Paucity of winter tires on icy roads seen as perilous
After a white Christmas capped relatively heavy snowfall this December, demand for winter tires is running high but many drivers are finding themselves out of luck and facing out-of-stock signs as many shops battle with depleted inventories despite manufacturers ramping up production.
Hankook Tire, nation’s No. 1 tiremaker, Kumho Tire and Nexen Tire have all reported healthy sales growth on-year.
“Our winter tire sales should increase by an average of 30 percent this year if the trend continues,” an employee at Hankook Tire said. “Early snowfall created more demand and raised greater awareness of our products.”
Hankook has been promoting its I’Cept EVO and I’Cept IZ tires, even offering discounts to consumers who buy an Equus or Genesis in cooperation with Hyundai. Kumho has been advertising its I’Zen series.
However, shoppers are complaining that they can’t get their hands on a set of winter treads in a timely enough manner. Although waiting times vary according to region and tire model, those who live in the Seoul metropolitan area will have to wait at least three days to collect their order, according to tire retailers.
“We don’t have any stock left at this time and I’m sure other tire sellers are facing the same situation,” said Yang Hee-young, who runs a shop in Seodaemun, western Seoul. “People really have to plan ahead and make their purchase before it gets too cold and icy while stocks are up.”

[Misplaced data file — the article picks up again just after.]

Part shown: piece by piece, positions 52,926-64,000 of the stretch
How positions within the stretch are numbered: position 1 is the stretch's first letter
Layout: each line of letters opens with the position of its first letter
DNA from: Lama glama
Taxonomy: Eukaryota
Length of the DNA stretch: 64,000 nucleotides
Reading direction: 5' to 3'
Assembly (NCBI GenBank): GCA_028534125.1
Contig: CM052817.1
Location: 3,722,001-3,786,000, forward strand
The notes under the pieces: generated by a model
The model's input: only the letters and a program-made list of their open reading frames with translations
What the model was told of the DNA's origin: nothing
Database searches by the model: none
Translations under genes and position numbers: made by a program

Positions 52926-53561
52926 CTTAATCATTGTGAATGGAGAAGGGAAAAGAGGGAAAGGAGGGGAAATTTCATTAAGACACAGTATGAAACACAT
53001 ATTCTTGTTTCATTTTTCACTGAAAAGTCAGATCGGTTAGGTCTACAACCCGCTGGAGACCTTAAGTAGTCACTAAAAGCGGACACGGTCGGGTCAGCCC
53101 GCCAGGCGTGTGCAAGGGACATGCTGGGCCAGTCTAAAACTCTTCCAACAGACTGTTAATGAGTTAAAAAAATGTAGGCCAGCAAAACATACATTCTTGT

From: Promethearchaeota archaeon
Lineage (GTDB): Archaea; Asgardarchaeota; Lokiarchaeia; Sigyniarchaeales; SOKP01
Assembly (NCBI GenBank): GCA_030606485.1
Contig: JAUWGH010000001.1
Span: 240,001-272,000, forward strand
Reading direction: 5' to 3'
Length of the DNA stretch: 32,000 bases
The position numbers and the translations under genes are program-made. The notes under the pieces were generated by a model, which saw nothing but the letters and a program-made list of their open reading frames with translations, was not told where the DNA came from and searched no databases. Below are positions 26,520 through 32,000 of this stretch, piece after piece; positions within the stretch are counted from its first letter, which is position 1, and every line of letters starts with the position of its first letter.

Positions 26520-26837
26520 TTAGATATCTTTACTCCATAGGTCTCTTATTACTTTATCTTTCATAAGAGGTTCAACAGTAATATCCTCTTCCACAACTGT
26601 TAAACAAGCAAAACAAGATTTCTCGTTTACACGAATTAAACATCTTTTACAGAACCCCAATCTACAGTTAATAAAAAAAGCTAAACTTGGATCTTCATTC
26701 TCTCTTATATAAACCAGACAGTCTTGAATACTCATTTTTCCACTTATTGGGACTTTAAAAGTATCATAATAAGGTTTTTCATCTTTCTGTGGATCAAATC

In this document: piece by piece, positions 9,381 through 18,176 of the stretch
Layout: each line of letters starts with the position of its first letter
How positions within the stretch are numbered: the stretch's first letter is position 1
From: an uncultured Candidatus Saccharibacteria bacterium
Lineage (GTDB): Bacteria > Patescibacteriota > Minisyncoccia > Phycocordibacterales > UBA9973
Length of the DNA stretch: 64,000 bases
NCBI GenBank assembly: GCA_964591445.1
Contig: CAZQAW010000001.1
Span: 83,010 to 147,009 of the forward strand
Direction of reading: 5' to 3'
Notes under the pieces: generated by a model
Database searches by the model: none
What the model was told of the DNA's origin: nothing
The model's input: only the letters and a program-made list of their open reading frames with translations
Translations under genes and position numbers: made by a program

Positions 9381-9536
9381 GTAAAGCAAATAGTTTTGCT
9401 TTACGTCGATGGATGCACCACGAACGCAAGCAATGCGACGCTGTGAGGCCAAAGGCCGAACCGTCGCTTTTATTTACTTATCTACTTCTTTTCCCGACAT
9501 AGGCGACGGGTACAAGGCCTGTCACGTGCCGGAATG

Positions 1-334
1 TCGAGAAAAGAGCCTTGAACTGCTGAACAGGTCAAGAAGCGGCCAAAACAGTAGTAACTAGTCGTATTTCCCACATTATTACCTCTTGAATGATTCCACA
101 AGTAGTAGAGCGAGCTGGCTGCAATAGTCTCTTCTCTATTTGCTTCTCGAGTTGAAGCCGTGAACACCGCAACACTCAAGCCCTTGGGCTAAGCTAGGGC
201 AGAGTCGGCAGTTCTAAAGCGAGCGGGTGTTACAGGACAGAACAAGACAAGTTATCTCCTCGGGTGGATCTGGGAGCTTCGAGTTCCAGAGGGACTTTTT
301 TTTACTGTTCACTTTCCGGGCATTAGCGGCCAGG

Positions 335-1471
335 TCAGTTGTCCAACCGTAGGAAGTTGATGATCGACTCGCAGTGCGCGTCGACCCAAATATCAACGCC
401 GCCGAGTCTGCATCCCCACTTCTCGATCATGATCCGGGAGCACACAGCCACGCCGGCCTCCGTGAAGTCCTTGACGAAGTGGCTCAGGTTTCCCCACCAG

Tire producers said they produce winter tires from August to November based on predictions of demand in order to better control their inventories. As these tires are a seasonal product, they said they have too much to lose to risk mass-producing them.
Critics say this is unfairly inconveniencing consumers and even putting them at risk as they brave icy roads with regular tires.
“Most tire companies will probably stop manufacturing winter tires from the end of this month as they try not to exceed demand,” said Lee Ho-guen, a professor of tire studies at Daeduk College, “especially as they don’t know if it’s going to snow next month or in February.”
According to General Insurance of Korea, a nonprofit organization representing domestic insurers, the number of car accidents increases by an average of 60 percent in Korea when it snows.
In a report, Hankook Tire states that the braking distance for a vehicle using snow tires while traveling at 40 kilometers per hour is 18.49 meters. It takes almost twice as long in regular, four-season tires.
“Winter tires use a rubber compound with a high silicon content, and the cross-tread stays flexible at low temperatures to make for a good braking performance,” Lee said. “Although it can mean more noise and less driving comfort when there’s no snow, it’s extremely useful for hills and driving on slippery roads.”
By Joo Kyung-don [firstname.lastname@example.org]